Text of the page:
Looking at the CalMan website, I don't believe this ColorMunki is the same ColorMunki they sell in their package, as it looks completely different. I'd double check with the CalMan vendor to ensure the retail X-Rite ColorMunki is supported, as it may make your choice even easier.

Posted on Dec 18, 2011 7:21:12 PM PST
mhnstr says:
Great review. I was looking at the two products and the X-Rite website offers less information about the two products than you have highlighted. I gave your review a helpful vote. Thank you. I have to say that I am very jealous that you were offered BOTH products through Vine.

Have you ever used the older i1Display 2? It sounds like the ability to be able to select the white point makes the i1Display Pro more similar to the i1Display 2.

Another reviewer mentioned that the ColorMunki took control of his display during the process whereas the i1Display 2 required that I adjust the RGB colors manually. Did you experience the automated process as well?

Thank you.

In reply to an earlier post on Dec 24, 2011 11:16:05 AM PST
That is correct, ColorMunki is all automated. I think it may have to do with the type of display you are using though.

Posted on Jan 20, 2012 9:51:18 PM PST
The color on a monitor shifts constantly. For professional use monitors should be calibrated at least every 2 weeks; for other people depends on how much they care but if you spending money on a device to test the monitor do it at least every other month...

In reply to an earlier post on Jan 21, 2012 7:43:48 AM PST
Hello Giordano!

Yeah, I'm going through a digital imaging class now and I'm learning more about this process.

The first step is to get a darn good monitor (IPS panel), then do the correction monthly, or for pros, as you say, probably once a week or every 2 weeks should do you.

Posted on Feb 11, 2012 4:59:20 PM PST
Ramon says:
[Customers don't think this post adds to the discussion. Show post anyway. Show all unhelpful posts.]

In reply to an earlier post on Feb 12, 2012 7:09:53 AM PST
Hello Ramon.

In a way, you are correct. We receive the items from Amazon, free of charge. I don't think I've ever gotten anything pre-release except books, but it does happen. But yes, we get free stuff and are required to write a review.

The difference between my experiences as a Vine reviewer and "expert" advice is that I'm not an expert. I don't feel my reviews would reflect an expert opinion any of the places given review items for free, such as CNET. I'm a user of these items just as I would be if I purchased them. That's my opinion though.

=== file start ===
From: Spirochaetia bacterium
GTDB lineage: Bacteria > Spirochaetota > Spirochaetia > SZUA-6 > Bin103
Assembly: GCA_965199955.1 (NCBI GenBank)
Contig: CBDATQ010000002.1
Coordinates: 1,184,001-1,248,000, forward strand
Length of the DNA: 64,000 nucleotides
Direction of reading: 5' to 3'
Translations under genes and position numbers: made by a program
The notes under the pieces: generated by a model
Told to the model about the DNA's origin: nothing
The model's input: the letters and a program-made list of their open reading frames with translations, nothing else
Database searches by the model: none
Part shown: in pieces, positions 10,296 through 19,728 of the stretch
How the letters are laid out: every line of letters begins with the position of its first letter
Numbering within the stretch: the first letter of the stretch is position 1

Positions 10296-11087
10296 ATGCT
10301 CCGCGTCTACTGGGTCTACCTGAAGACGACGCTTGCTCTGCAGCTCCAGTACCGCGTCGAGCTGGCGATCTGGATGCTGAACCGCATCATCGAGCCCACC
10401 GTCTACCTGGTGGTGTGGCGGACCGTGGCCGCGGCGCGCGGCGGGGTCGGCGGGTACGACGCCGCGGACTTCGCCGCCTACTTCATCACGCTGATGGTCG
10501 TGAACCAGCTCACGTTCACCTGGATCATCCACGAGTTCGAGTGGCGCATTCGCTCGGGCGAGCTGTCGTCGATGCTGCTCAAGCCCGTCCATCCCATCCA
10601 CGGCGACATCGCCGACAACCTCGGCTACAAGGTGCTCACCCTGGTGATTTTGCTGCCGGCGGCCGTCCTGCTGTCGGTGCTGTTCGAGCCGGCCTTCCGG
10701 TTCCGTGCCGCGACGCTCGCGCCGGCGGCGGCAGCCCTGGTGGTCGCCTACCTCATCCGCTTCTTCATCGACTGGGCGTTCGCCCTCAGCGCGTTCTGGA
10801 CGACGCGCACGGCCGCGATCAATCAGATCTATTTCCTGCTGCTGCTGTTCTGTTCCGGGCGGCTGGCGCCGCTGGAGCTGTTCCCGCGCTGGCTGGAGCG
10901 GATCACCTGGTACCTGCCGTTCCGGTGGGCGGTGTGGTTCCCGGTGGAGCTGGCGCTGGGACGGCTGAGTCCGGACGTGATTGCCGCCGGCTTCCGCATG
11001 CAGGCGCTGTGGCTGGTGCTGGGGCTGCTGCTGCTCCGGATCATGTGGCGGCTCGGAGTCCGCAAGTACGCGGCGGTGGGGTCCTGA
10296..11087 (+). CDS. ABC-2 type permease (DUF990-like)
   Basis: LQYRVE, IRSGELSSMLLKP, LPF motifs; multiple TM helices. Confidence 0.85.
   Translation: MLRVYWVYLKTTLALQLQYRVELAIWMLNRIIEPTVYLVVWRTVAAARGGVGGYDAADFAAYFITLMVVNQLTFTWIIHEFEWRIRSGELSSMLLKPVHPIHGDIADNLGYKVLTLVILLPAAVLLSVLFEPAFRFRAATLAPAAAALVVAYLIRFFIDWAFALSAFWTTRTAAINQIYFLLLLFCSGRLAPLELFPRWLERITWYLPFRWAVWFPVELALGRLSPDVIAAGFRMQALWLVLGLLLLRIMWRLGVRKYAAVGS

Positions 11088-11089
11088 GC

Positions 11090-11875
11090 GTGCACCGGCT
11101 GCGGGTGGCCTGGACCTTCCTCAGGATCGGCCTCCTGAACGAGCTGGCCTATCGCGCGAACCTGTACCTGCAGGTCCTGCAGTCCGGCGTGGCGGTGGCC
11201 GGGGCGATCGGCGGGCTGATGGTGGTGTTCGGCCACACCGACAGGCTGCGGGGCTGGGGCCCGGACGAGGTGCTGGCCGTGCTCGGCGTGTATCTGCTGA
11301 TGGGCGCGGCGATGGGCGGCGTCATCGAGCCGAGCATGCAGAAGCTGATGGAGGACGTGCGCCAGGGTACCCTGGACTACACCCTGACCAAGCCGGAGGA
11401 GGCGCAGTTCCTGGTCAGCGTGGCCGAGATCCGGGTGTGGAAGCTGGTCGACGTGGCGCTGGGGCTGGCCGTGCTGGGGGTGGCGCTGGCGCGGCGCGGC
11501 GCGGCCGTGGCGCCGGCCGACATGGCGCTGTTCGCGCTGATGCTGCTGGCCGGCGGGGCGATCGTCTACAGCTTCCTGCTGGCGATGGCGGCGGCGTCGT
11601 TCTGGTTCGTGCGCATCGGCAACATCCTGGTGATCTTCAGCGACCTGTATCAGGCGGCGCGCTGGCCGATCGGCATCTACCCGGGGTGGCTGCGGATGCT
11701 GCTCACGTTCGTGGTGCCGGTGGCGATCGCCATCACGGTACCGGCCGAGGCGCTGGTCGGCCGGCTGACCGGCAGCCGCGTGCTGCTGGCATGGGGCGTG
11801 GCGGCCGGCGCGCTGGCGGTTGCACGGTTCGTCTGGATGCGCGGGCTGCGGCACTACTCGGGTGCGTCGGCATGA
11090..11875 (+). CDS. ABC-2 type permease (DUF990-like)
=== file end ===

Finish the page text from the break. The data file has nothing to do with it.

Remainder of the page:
Amazon sends me a list of items they believe are things I am interested in, based on prior reviews and even purchases. My ability to review this particular product comes from my printer, lenses, photography book and other photographic equipment purchases, many of which I reviewed for Amazon. The majority of these items (with the exception of some printers since for whatever reason Amazon feels I love Epson printers) were based on reviews I wrote after having made an actual purchase and wrote a review based on my purchase.

There are, unfortunately, those in the Vine program who use the program just to net free stuff and write crappy, shill type reviews. Ever been to the Amazon Vine forums? Do yourself a favor. Put your arm in a blender instead. It's less painful, more interesting and you won't be looked down upon as quickly.

I do respect your opinion here. I'm glad you think my review is well written as I do put a lot of effort into the reviews I write.

The interesting part for me is that the majority of my reviews come from my purchases, not from Vine items. If I don't think I can write a justifiably good review for an item, I won't request it. You won't see me request an exercise bike just because it's worth $10,000 as I've seen many Viners do.

Thanks for looking, thanks for reading and thanks for responding.

Posted on Apr 27, 2012 5:43:06 PM PDT
Kristin BT says:
I just wanted to thank you for this review. I was so confused about the different calibration devices out there. I am a hobbyist and not a professional, so it is nice to hear a review from another hobbyist's perspective. Your review was well written and very useful. Thanks

In reply to an earlier post on Apr 28, 2012 11:06:40 AM PDT
No problem Kristin. Glad the review helped!